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English only for the BACB?

Updated: Jan 1, 2020

Many of us received the news today regarding the BACB moving towards English only exams as well as the United States & Canada only credentialing. (if you haven't seen it... check it out here:

I've noticed so far quite a lot of anger and mixed feelings on social media surrounding this issue. It can be easy to respond to the first stimulus we contact...and given our histories coupled with observing the responses of those around us, it can be even easier to have a more intense reaction.


I'd like to encourage everyone to take a moment to think about why the BACB decided to move in this direction.

In this past year, I was fortunate enough to meet international BCBAs and hear about how difficult becoming a BCBA is for them and for those in their countries (Brazil and Dubai were the two locations I've talked with). They both shared a perspective I never had access to before and I want to share it with all of you. (Those who are from Brazil and Dubai - please jump in on the comment section and elaborate, as you have the first-hand experience).

1. What Are We Testing For? Behavior Analytic Skills or Fluency in American Culture? Surprising as it may sound... translations of the situations written for the test do not hold up well. Many of them are specific to the culture of parenting within the United States which means international test takers are, in a way, being tested on American Culture at the same time as the principles of behavior analysis. Test takers may be excellent behavior analysts, but not experts in American culture and that can lead to a failing score. Addition 1/1/2020: What about the English only component? There is a lot of criticism related to the new decision to only offer exams in English. If the BACB holds tru to that, it would also mean testing for fluency in the English language on top of the principles of behavior analysis. The BACB did release the following statement:

The BACB may entertain conducting a needs analysis as soon as late 2020 for examinations in languages other than English in the U.S. and Canada depending on viability, demand, and advisability.”

It still isn’t clear what these needs analyses will look like - but I am hopeful the BACB will determine they need to offer the exam in at least Spanish and French given the high prevalence of both languages in the USA and Canada.


2. Behavior is Behavior Right? Shouldn't ABA Be Universal? While the principles apply to all behavior... we still individualize applications to the needs of our clients. Apply that same thinking to individual countries, which all have their own cultural histories and their own governing rules. The reason BCBAs are in such high demand in the United States is partially due to the hard-working groups who were able to get the name "BCBA" written into legislation to require funders to pay for services by that Certification! That same process would have to take place in all other countries and that is no easy task. Remember, part of the purpose of the BACB is to ensure the folks out there calling themselves "Behavior Analysts" are doing a good job representing the field. We want those folks to connect with the BACB - in the United States, the way we connect is through registering with the BACB (as an RBT, BCaBA, or BCBA). We have an incentive here to do so, it is hard to find a job without the certification from the BACB. In other countries, that is not true. That makes it harder to motivate international folks to register with the BACB. Add on the task of requiring a test not made for their culture, following guidelines that do not line up with their own laws... and now we've alienated them from the field entirely. That additional response effort may lead to a country being okay with allowing practicing behavior analysts who do not connect at all with the BACB. That would make it difficult for the BACB to monitor the quality of services globally, and we wouldn't want that.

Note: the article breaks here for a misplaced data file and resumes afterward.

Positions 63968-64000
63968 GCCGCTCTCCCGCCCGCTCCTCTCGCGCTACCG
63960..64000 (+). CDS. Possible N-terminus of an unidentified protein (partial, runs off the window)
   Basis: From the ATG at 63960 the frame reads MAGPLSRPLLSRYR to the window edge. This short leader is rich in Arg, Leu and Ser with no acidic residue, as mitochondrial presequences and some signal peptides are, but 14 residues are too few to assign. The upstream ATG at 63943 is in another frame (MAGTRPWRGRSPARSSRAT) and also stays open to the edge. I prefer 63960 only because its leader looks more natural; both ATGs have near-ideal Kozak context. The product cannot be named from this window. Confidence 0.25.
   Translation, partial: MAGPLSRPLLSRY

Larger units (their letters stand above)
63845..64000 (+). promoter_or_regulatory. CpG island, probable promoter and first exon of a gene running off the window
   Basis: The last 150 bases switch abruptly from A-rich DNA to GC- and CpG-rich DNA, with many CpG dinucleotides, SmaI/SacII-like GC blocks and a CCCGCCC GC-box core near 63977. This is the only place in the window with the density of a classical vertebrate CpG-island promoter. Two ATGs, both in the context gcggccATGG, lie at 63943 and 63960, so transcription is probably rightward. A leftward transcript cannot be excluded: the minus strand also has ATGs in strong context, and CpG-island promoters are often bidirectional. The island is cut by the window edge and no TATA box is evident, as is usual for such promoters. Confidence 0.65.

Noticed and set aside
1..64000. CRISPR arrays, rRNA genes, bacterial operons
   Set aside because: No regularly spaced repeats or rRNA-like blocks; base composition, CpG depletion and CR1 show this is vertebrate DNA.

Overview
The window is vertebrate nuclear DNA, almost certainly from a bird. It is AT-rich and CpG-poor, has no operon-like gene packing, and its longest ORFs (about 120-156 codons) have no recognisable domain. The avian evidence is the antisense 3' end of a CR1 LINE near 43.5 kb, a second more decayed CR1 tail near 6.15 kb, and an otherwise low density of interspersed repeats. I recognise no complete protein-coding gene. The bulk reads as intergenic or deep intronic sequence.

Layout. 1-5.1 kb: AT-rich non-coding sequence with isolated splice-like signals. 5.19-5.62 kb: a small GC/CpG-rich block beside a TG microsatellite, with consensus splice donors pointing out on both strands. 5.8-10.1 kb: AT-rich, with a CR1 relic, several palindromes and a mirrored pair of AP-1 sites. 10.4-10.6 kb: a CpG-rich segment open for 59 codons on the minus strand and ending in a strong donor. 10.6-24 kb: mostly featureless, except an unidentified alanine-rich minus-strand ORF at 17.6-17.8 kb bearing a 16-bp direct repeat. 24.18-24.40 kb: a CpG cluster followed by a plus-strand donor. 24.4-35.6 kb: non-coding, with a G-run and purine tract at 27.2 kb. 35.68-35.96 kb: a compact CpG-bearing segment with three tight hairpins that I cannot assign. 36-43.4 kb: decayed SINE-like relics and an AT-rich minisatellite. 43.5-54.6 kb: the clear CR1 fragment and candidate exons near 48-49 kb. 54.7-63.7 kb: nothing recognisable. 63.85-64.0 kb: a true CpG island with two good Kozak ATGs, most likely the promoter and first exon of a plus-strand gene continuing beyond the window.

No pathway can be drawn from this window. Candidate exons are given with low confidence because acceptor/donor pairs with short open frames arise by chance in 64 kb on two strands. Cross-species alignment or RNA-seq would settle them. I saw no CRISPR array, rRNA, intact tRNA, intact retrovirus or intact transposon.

3. Beyond The Test Our ethical guidelines state we must stay in contact with current research; everything we do should be evidence-based. How much research from the United States is translated for Behavior Analysts who speak another language? How much international research is translated for Behavior Analysts in the United States? Think about that for a moment... how much research are we, as a field, missing because of a language barrier? Procedures we could be applying because we missed out on a line of research? Work we could be replicating? Information we could be sharing? This language barrier is making it difficult for international groups to stay up-to-date with USA research and for those in the United States to stay up-to-date on international research. Other than global standards for research publications, what about global standards for translating BACB announcements, meeting individualized country requirements for certification standards, privacy standards, ethical standards? There are so many variables that go into global requirements - no wonder no other medical professional has one unifying standard world-wide!